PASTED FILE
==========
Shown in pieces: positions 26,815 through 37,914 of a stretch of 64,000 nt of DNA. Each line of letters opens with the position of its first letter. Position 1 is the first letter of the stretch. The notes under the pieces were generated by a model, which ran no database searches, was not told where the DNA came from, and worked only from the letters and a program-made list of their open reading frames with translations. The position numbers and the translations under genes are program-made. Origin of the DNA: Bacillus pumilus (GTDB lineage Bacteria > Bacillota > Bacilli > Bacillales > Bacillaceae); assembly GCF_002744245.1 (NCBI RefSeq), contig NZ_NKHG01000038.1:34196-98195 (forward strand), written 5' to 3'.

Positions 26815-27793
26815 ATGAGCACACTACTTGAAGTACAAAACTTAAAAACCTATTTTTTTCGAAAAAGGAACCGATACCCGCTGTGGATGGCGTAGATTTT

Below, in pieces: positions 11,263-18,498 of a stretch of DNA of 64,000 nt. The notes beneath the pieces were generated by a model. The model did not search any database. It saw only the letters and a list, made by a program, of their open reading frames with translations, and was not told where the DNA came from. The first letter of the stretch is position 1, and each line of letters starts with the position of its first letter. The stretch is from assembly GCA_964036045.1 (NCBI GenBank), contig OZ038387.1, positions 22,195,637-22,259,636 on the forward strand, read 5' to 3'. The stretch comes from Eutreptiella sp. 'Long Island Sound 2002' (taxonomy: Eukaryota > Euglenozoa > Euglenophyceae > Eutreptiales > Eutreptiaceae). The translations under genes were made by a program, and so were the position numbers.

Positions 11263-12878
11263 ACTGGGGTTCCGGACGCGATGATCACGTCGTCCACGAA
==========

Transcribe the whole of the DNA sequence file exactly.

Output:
Shown in pieces: positions 26,815 through 37,914 of a stretch of 64,000 nt of DNA. Each line of letters opens with the position of its first letter. Position 1 is the first letter of the stretch. The notes under the pieces were generated by a model, which ran no database searches, was not told where the DNA came from, and worked only from the letters and a program-made list of their open reading frames with translations. The position numbers and the translations under genes are program-made. Origin of the DNA: Bacillus pumilus (GTDB lineage Bacteria > Bacillota > Bacilli > Bacillales > Bacillaceae); assembly GCF_002744245.1 (NCBI RefSeq), contig NZ_NKHG01000038.1:34196-98195 (forward strand), written 5' to 3'.

Positions 26815-27793
26815 ATGAGCACACTACTTGAAGTACAAAACTTAAAAACCTATTTTTTTCGAAAAAGGAACCGATACCCGCTGTGGATGGCGTAGATTTT

Below, in pieces: positions 11,263-18,498 of a stretch of DNA of 64,000 nt. The notes beneath the pieces were generated by a model. The model did not search any database. It saw only the letters and a list, made by a program, of their open reading frames with translations, and was not told where the DNA came from. The first letter of the stretch is position 1, and each line of letters starts with the position of its first letter. The stretch is from assembly GCA_964036045.1 (NCBI GenBank), contig OZ038387.1, positions 22,195,637-22,259,636 on the forward strand, read 5' to 3'. The stretch comes from Eutreptiella sp. 'Long Island Sound 2002' (taxonomy: Eukaryota > Euglenozoa > Euglenophyceae > Eutreptiales > Eutreptiaceae). The translations under genes were made by a program, and so were the position numbers.

Positions 11263-12878
11263 ACTGGGGTTCCGGACGCGATGATCACGTCGTCCACGAA